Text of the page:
Have you ever considered looking at verb forms in two different categories as “near” and “far”? Believe it or not, that’s possible and, more importantly, that’s real. Also, it makes a lot of sense.
Chia Suan CHONG, my CELTA tutor, brought this very point up on Friday. She said “Take speak and spoke, for example”, and went on to say those two verb forms could be used to exemplify the temporal distance between such sentences as “I speak with my parents” and “I spoke with my parents”. It is obvious that the former is about a nearer period of time, whereas the latter is more distant. A similar case exists with “can” and “could” as well as every other verb available.
Is it only temporal distance that we can talk about? As Chia explained, verb forms could be used to convey social, psychological, and hypothetical distance in addition to temporal distance.
What does all that mean?
That was the question asked by each of us when Ms. Chong introduced this interesting concept new to all of us. Despite the fact that it may have sounded a little weird at first, it all made perfect sense when Chia talked more about “Use of Verb Forms to Convey Distance”.
Social distance, to continue with, is also considered to be politeness and impoliteness. “Can you give me 5 pounds?” certainly implies a closer relationship in a conversation than “Could you give me 5 pounds?”. If the sentence is “Would you mind giving me 5 pounds?” or “I don’t suppose you could give me 5 pounds”, it is possible to talk about a greater social distance.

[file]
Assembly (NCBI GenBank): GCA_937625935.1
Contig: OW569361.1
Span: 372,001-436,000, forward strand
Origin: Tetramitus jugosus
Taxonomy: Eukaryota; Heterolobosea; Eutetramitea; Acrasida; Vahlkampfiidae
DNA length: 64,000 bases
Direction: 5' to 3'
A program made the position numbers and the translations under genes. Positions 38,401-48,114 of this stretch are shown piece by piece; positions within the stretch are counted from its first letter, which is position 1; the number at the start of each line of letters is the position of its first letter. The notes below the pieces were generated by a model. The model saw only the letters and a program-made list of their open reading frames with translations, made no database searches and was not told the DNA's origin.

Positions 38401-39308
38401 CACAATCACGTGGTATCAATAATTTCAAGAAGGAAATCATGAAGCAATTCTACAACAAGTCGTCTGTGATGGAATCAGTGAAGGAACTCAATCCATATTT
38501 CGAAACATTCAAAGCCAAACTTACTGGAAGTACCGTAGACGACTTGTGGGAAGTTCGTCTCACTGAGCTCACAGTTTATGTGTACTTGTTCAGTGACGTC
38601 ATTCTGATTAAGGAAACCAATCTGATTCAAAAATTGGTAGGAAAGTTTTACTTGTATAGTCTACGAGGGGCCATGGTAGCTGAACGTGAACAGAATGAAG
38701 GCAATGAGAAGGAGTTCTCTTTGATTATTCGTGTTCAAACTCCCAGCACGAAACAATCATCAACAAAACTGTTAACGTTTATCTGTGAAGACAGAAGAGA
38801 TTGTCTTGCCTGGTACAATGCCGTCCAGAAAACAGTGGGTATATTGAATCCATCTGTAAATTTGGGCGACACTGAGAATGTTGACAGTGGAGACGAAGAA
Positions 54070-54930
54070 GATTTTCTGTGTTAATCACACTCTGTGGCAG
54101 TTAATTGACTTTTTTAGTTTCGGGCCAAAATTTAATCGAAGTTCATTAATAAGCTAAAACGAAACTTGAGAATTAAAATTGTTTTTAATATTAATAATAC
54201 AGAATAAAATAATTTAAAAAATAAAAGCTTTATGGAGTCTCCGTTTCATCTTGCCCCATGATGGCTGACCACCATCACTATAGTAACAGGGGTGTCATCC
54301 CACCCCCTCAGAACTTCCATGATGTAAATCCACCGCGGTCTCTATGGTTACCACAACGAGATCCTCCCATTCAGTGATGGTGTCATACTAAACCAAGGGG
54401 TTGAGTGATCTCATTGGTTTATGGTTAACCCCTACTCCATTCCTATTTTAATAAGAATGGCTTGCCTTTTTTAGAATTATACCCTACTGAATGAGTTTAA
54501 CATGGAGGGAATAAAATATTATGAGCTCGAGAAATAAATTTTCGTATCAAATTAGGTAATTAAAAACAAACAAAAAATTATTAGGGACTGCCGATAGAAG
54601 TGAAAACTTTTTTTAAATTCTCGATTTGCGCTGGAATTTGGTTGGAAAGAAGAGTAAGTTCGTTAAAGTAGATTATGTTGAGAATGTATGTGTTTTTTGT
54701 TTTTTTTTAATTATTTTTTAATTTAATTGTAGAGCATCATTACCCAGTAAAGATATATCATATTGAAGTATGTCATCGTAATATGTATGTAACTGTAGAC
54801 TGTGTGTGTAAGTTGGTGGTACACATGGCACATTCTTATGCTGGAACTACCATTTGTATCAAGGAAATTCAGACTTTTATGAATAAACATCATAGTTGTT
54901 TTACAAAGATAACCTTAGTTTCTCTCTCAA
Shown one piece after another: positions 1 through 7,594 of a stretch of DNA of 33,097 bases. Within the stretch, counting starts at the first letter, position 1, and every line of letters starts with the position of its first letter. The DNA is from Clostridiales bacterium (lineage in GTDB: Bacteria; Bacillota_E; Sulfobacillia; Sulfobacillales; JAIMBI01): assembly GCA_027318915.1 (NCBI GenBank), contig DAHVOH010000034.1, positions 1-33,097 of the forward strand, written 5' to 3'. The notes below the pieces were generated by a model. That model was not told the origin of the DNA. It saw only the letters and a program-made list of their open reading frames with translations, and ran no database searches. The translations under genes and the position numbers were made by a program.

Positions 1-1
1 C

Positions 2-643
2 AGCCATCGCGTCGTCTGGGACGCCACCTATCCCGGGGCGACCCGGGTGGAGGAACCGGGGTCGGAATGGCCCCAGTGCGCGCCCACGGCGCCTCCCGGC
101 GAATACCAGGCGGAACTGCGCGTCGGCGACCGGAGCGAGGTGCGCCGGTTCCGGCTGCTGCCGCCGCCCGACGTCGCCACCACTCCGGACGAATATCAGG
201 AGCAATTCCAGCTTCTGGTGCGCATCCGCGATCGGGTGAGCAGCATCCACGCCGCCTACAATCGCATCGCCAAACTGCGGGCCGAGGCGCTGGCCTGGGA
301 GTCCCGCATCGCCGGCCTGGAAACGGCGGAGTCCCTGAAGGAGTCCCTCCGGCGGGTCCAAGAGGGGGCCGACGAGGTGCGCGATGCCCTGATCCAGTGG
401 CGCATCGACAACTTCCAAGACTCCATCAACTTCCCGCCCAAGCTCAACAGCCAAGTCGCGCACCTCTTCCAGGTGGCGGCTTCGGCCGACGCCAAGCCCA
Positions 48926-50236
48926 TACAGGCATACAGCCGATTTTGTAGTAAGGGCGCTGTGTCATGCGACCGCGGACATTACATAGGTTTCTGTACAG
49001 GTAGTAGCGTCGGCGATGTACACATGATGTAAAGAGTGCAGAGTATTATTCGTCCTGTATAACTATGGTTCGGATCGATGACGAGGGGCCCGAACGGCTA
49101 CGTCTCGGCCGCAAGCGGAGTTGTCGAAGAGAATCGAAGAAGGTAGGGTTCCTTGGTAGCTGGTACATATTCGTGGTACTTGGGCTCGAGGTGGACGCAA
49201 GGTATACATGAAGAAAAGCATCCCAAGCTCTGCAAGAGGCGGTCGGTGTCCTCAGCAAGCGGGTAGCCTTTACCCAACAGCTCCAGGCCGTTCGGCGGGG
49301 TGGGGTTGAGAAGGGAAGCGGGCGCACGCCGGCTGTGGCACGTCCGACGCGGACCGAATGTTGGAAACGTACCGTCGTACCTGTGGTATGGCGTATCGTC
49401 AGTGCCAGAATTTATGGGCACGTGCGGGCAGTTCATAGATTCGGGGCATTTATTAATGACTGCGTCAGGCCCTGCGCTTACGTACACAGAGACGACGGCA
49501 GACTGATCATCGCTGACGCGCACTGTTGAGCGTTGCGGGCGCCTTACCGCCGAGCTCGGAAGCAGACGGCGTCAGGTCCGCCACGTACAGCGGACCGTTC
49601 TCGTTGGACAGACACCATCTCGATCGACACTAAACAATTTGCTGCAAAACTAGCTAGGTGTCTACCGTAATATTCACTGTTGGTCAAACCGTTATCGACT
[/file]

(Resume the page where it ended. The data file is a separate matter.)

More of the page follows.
“A plane crashes” is more effective than “A plane crashed” when it is viewed from a psychological perspective. Also, people can be heard telling stories in simple present tense rather than past simple when they want their words to have a deeper impact on the listeners. Such use of verb forms to convey psychological distance may even be a super asset for understanding whether a person is telling the truth or not while giving the account of an event.
The final type of distance covered in class was hypothetical distance. That can be best explained with “If I worked abroad one day…” and “If I work abroad one day…” Which one in your opinion sounds like a more realistic attitude toward a professional prospect in another country? Which one conveys a stronger belief or desire? Doubtlessly, it is the second one in the light of all the information Chia shared with us on Friday afternoon.
I am sure she will write about this very topic on her blog http://chiasuanchong.com from a tutor’s point of view and enlighten us further on the subject matter. I must say I can’t wait for it!